Returning to his roots

These days Tony McDe­vitt works as a bond trader in New York City, but the Far North­east nat­ive still comes home every year to teach his loc­al lacrosse camp.

photo cour­tesy of Jim Koniecki

Tony McDe­vitt has al­ways been a North­east guy at heart. 

Sure, nowadays he lives in New York City, where he works as a bond trader, and for the past three years, he’s played pro­fes­sion­al lacrosse for the Long Is­land Liz­ards. 

But the Far North­east Phil­adelphia nat­ive reg­u­larly re­turns to his roots. 

He re­cently wrapped up the fourth an­nu­al Philly’s Finest lacrosse camp, held earli­er this month at Arch­bish­op Ry­an High School. The camp, which is open to all loc­al ath­letes in­ter­ested in learn­ing the sport of lacrosse, has grown sub­stan­tially since it’s in­cep­tion. The first year, about 30 young­sters par­ti­cip­ated. This time around, there were more than 80.

“It’s go­ing really well. It’s only get­ting bet­ter and bet­ter every year,” said McDe­vitt. “The main reas­on why it’s get­ting bet­ter — not only am I get­ting more kids and gain­ing pop­ular­ity — but the skills are get­ting so much bet­ter. Kids can catch and throw with ease, un­der­stand spa­cing, get de­fens­ive prin­ciples.”

Al­though McDe­vitt is now at the top of his game, hav­ing played pro­fes­sion­ally with­in Ma­jor League Lacrosse, he was in­tro­duced to the sport much later than most com­pet­it­ors. 

It wasn’t un­til his fresh­man year at Penn Charter High School when McDe­vitt picked up a lacrosse stick for the first time, and he hasn’t been able to put it down since. 

“I was a typ­ic­al ath­lete grow­ing up — played foot­ball, bas­ket­ball, base­ball,” ex­plained McDe­vitt, who played for Cal­vary Ath­let­ic As­so­ci­ation be­fore earn­ing a foot­ball schol­ar­ship to Penn Charter. “At Penn Charter, they played lacrosse. Tony Resch was the coach at the time. He con­vinced me that lacrosse would be a good op­tion for me. I in­stantly fell in love with it.”

McDe­vitt was a four-year varsity play­er at Penn Charter, where he earned All-League hon­ors three times and dur­ing his seni­or cam­paign, was named All-State. 

His high school hero­ics earned McDe­vitt a lacrosse schol­ar­ship to Duke Uni­versity, where he was named All-Amer­ic­an three times and was lis­ted as the sixth-top de­fense­man in the coun­try by In­side Lacrosse magazine. 

In 2007, he gradu­ated with a bach­el­or’s de­gree in his­tory and a minor in eco­nom­ics. He went on to earn a mas­ter’s de­gree in busi­ness ad­min­is­tra­tion from Duke Uni­versity’s Fuqua School of Busi­ness in ’09.

In 2008, he was se­lec­ted in the second round of the Ma­jor League Lacrosse col­legi­ate draft by the New Jer­sey Pride. His pro­fes­sion­al ca­reer was short-lived, however. He tore his men­is­cus that rook­ie sea­son.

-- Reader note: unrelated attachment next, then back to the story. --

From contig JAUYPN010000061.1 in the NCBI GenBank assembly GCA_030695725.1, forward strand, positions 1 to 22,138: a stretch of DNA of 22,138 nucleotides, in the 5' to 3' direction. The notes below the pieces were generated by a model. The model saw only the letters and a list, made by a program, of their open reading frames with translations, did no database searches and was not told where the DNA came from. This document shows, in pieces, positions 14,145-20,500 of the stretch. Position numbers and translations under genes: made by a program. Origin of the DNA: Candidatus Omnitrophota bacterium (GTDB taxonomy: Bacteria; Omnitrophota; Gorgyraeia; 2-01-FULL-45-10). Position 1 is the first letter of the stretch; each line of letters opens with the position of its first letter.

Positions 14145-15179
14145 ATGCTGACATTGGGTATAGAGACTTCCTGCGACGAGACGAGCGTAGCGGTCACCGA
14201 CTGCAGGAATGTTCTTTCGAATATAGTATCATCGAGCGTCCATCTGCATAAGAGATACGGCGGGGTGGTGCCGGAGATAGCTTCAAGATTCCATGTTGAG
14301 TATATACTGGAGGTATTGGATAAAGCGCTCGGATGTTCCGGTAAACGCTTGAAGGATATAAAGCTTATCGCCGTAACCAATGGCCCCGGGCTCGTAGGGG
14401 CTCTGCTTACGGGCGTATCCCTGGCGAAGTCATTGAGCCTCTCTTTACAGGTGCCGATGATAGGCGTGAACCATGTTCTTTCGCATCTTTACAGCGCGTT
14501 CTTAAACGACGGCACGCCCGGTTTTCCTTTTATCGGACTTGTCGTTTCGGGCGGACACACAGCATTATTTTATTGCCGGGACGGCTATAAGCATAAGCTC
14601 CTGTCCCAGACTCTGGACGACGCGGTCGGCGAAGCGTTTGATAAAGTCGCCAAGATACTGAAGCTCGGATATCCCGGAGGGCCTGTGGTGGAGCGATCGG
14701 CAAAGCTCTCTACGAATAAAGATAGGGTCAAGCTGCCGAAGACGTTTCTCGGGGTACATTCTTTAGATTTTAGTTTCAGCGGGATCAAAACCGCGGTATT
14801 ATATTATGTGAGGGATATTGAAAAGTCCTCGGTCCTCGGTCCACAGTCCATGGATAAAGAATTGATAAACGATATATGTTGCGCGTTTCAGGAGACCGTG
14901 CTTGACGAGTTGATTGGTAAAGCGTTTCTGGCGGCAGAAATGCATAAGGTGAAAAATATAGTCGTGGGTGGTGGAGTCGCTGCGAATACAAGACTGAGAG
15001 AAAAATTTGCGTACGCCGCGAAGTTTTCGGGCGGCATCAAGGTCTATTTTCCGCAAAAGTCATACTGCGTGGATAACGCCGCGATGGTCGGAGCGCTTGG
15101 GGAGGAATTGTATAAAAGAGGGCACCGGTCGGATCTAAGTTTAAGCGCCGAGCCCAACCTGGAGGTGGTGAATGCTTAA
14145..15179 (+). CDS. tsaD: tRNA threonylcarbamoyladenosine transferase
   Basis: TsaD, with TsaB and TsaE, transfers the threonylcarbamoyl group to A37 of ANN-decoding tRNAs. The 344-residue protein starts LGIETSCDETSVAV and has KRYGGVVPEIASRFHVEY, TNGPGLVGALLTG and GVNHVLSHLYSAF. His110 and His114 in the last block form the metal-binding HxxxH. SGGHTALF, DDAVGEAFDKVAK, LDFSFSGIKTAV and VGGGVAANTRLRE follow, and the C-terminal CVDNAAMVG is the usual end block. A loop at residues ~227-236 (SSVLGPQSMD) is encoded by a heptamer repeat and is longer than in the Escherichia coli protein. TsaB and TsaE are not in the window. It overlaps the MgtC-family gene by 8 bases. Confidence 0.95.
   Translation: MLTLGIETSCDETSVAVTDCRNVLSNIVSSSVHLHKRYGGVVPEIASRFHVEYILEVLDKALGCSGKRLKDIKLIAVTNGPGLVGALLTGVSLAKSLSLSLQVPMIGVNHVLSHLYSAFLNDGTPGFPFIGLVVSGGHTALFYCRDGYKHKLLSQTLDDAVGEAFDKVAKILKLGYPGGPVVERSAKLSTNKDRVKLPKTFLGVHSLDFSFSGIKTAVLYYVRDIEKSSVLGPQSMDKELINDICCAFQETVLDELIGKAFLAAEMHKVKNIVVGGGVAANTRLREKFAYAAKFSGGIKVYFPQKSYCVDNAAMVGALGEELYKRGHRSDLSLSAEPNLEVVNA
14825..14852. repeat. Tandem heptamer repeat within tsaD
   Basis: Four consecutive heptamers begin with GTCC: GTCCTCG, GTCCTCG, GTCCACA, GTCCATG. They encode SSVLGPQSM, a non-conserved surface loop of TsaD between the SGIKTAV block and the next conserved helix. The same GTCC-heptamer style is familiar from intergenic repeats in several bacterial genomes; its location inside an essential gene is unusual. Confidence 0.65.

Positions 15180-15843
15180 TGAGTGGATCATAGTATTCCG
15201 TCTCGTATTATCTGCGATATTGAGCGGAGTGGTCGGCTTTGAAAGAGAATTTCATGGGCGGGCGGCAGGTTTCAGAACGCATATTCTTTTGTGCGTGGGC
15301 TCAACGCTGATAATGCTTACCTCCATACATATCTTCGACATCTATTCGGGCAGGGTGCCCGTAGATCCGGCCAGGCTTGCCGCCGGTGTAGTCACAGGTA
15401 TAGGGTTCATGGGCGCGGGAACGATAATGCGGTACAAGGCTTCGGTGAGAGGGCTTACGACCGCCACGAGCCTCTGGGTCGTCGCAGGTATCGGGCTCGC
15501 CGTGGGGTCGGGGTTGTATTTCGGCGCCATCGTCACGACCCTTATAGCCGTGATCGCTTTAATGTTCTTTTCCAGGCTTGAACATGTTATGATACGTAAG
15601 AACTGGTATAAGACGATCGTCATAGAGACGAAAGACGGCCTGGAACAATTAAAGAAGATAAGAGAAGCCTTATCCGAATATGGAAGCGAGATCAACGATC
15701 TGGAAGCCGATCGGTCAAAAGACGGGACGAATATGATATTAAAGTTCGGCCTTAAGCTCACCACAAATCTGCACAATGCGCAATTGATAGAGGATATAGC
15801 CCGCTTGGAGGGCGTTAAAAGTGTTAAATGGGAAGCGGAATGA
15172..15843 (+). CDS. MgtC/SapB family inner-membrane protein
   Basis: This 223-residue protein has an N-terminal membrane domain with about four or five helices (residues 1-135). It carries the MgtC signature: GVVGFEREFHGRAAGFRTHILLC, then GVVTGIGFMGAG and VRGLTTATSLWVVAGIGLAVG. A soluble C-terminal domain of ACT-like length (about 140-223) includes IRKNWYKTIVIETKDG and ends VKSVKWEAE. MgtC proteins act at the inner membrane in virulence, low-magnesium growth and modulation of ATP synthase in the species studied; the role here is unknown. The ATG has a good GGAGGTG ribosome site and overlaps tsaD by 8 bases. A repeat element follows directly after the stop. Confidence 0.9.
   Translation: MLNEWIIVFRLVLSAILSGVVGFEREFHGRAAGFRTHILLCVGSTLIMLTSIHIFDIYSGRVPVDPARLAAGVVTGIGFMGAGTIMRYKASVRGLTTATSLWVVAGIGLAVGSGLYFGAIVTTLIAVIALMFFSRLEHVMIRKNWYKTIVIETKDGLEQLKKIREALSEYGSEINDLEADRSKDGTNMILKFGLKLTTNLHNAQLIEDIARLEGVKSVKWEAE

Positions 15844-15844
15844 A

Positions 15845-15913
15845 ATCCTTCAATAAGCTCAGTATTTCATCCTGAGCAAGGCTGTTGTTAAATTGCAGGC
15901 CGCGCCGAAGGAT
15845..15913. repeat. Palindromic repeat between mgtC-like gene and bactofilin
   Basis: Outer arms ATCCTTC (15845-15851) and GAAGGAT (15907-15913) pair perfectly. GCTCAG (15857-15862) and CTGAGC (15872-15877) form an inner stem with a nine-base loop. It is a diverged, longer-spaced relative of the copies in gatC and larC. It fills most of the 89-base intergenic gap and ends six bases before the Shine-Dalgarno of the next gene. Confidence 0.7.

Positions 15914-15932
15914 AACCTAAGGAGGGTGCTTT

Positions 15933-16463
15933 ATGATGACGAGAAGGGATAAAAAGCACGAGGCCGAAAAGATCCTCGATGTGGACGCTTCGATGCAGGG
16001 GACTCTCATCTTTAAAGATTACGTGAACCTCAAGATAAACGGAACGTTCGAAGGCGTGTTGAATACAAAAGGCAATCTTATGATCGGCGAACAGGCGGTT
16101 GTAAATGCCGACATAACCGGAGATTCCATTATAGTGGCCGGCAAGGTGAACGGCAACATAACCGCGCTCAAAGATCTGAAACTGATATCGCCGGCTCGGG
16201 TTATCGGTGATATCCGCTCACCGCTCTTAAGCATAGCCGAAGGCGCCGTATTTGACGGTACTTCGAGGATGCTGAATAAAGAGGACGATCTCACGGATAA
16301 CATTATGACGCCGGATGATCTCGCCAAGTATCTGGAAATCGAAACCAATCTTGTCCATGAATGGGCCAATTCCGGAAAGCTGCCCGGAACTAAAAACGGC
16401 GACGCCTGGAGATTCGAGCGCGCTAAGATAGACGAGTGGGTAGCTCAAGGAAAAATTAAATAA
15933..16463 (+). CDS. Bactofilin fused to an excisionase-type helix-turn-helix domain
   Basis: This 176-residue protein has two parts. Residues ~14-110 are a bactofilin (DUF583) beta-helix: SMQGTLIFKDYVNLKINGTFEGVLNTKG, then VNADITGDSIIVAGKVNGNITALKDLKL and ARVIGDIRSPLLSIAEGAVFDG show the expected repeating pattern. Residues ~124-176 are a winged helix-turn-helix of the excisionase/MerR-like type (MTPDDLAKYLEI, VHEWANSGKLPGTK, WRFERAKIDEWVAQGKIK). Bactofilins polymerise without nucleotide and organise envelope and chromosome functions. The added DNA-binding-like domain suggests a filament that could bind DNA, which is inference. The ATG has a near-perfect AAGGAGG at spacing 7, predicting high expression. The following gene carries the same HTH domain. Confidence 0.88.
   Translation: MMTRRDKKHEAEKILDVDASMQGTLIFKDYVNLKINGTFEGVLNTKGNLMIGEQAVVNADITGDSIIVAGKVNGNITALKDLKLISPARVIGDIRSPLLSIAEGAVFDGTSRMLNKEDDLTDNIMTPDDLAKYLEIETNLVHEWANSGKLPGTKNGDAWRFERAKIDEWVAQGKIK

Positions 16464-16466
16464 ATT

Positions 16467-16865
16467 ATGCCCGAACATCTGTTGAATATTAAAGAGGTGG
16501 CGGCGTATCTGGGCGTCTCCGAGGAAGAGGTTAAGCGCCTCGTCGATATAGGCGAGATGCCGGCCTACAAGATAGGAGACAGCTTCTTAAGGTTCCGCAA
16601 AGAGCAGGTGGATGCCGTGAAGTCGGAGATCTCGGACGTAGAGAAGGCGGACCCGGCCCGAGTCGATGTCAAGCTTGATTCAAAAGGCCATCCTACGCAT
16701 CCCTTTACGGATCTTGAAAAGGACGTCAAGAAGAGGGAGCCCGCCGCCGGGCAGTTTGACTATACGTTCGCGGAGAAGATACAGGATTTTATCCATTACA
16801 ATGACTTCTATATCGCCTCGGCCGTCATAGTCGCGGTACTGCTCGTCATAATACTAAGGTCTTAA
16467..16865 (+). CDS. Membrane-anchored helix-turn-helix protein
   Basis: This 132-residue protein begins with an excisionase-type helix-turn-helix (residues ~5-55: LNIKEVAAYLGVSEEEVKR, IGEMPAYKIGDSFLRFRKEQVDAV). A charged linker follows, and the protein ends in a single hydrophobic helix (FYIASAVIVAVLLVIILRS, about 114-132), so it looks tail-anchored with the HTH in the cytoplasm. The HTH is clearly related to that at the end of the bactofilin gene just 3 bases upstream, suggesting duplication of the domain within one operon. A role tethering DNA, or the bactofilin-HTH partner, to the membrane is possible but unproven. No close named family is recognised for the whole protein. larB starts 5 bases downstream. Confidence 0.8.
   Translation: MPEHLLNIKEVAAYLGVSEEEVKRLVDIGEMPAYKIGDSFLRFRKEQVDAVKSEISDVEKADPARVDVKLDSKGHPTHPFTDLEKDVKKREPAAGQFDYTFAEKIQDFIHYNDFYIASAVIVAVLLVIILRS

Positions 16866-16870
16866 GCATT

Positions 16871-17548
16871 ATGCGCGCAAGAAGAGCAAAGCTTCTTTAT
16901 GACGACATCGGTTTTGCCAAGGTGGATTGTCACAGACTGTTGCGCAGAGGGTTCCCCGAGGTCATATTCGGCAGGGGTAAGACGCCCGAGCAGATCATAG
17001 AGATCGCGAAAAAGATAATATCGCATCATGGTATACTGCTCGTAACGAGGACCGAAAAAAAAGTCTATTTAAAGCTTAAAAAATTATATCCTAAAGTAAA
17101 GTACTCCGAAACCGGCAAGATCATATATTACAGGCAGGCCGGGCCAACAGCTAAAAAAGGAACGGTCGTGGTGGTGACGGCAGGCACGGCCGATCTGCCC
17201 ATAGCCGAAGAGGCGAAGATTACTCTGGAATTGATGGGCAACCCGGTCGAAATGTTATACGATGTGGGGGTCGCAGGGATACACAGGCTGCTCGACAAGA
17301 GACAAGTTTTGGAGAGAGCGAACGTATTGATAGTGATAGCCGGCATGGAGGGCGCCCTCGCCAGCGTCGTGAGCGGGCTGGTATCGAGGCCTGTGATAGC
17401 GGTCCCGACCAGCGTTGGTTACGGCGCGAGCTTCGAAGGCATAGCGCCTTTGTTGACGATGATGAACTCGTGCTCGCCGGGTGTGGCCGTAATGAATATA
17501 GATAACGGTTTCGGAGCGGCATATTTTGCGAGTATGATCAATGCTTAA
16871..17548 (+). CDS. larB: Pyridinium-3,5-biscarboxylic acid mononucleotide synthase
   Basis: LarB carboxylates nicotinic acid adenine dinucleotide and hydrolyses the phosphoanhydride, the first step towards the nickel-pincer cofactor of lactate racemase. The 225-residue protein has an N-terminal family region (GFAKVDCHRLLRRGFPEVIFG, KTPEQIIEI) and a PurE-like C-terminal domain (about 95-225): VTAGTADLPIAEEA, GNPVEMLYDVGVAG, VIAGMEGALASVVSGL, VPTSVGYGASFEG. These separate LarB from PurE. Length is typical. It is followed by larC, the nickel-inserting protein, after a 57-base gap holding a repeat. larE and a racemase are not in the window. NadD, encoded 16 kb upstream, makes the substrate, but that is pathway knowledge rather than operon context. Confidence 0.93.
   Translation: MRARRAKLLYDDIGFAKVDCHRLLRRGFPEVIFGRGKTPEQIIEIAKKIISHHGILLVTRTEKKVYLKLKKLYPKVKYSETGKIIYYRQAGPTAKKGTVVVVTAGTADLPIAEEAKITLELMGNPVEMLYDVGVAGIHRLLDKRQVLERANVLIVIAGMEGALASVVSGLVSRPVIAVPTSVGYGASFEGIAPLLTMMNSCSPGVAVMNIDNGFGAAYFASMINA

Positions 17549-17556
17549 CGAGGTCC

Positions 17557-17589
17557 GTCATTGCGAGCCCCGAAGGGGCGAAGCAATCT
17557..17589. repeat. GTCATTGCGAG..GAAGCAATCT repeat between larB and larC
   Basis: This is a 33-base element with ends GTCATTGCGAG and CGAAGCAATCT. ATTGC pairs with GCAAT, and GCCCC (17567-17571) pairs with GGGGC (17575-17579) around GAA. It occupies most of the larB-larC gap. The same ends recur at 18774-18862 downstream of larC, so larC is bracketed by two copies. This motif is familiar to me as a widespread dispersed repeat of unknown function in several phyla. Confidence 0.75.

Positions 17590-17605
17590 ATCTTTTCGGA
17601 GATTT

“It all pretty much crumbled from there,” said McDe­vitt, who also played for the Long Is­land Liz­ards. “I’m now tak­ing a year off. I had knee sur­gery, so I’m re­cov­er­ing.”

Al­though his play­ing ca­reer is cur­rently on hi­atus, McDe­vitt is cer­tainly stay­ing in­volved in the game. 

“The camp is so ex­cit­ing be­cause the game is grow­ing rap­idly, not just in the Phil­adelphia area, but throughout the en­tire coun­try,” he con­tin­ued. “As the sport grows — we have a lot of tal­ent in North­east Phil­adelphia es­pe­cially — we want to give them an­oth­er op­tion to try a sport that they might turn out to love.”

The Philly’s Finest camp has no skill level or age re­quire­ments, al­though McDe­vitt ex­plained that most par­ti­cipants are in ele­ment­ary school. This year, the cost was $50 per fam­ily for the two-day camp. All pro­ceeds be­nefited the Tony McDe­vitt Found­a­tion, which provides youth ath­letes with schol­ar­ship money. 

“The found­a­tion star­ted this year,” he ex­plained. “I grew up in North­east Phil­adelphia, but I was un­able to play lacrosse be­cause it wasn’t an op­tion. I don’t want any­one else to wait un­til high school or nev­er have a chance to play the sport. That’s why I star­ted the camp. 

“The found­a­tion co­in­cides,” he con­tin­ued. “I know what it’s like when every ex­pense mat­ters, es­pe­cially if you are from a big fam­ily. If I can help one or two kids every year who demon­strate they want to re­ceive an edu­ca­tion and have that need for help as well as the level of lacrosse abil­ity, that is what this is all about.” 

Be­cause he now lives in New York City full time, McDe­vitt uses va­ca­tion time to run the North­east camp every year. It’s a great op­por­tun­ity to give back to the sport that has helped ac­com­plish so much in life, he ex­plained.

“I fo­cus my at­ten­tion on do­ing it every year. It’s not a big sac­ri­fice for me. It’s a lot of fun,” McDe­vitt said. “Foot­ball deep down is my love when it comes to ath­let­ics, but lacrosse is something that played a big part in my life. 

“Lacrosse mixes a ton of sports,” he ad­ded. “You need con­di­tion­ing like a soc­cer play­er. It has the in­tens­ity of foot­ball, and is tac­tic­al like bas­ket­ball. There are so many com­par­is­ons. For me, I love be­ing act­ive and I’m com­pet­it­ive, so lacrosse is a per­fect mix.” •• 

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